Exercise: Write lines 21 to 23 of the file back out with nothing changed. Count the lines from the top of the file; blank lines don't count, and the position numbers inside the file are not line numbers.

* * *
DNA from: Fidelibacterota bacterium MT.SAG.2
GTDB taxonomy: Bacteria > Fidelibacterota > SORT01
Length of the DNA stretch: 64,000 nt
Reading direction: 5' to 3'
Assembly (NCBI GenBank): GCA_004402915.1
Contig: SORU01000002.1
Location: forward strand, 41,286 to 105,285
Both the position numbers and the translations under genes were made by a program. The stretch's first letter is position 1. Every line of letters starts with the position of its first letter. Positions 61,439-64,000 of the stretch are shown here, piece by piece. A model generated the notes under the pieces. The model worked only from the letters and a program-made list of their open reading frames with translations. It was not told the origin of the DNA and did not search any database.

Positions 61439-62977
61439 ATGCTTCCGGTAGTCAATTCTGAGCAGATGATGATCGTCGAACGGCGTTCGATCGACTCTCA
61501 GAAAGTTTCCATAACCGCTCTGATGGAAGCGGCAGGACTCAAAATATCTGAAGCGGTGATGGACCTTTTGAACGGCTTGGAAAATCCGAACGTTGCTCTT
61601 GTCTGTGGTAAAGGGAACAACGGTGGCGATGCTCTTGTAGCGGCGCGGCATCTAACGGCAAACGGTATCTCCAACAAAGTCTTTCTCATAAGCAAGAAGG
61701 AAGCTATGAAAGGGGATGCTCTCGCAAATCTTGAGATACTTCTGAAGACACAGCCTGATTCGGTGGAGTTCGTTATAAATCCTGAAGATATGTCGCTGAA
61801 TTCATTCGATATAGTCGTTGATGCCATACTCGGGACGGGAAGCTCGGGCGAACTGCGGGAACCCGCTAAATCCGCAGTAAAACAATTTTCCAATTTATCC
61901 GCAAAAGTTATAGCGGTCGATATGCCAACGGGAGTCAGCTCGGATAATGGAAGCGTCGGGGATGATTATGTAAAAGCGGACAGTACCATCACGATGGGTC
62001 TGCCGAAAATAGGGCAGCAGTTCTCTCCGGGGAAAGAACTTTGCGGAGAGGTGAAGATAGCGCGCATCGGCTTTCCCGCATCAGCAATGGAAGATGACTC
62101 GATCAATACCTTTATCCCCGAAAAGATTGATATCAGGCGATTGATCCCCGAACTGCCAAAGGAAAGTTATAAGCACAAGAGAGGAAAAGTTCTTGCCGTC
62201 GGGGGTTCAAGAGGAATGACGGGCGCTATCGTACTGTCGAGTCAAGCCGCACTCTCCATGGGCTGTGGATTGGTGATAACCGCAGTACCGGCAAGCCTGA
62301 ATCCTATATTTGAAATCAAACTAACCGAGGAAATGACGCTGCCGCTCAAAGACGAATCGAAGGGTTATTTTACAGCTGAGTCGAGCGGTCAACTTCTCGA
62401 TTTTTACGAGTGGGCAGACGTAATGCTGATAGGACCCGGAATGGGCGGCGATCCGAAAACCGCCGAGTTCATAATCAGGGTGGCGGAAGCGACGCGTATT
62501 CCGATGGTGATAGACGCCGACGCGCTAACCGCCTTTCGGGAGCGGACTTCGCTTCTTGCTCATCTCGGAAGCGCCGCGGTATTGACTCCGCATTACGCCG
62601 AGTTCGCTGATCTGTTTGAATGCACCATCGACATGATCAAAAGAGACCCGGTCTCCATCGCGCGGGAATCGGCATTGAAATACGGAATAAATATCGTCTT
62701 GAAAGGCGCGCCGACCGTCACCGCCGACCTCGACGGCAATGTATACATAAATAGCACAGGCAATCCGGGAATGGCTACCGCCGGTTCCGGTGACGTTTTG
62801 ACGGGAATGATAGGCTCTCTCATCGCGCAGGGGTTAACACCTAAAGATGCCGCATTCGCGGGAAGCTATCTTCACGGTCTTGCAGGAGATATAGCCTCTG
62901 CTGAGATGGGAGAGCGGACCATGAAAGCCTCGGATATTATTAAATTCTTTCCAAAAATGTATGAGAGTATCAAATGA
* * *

62501 CCGATGGTGATAGACGCCGACGCGCTAACCGCCTTTCGGGAGCGGACTTCGCTTCTTGCTCATCTCGGAAGCGCCGCGGTATTGACTCCGCATTACGCCG
62601 AGTTCGCTGATCTGTTTGAATGCACCATCGACATGATCAAAAGAGACCCGGTCTCCATCGCGCGGGAATCGGCATTGAAATACGGAATAAATATCGTCTT
62701 GAAAGGCGCGCCGACCGTCACCGCCGACCTCGACGGCAATGTATACATAAATAGCACAGGCAATCCGGGAATGGCTACCGCCGGTTCCGGTGACGTTTTG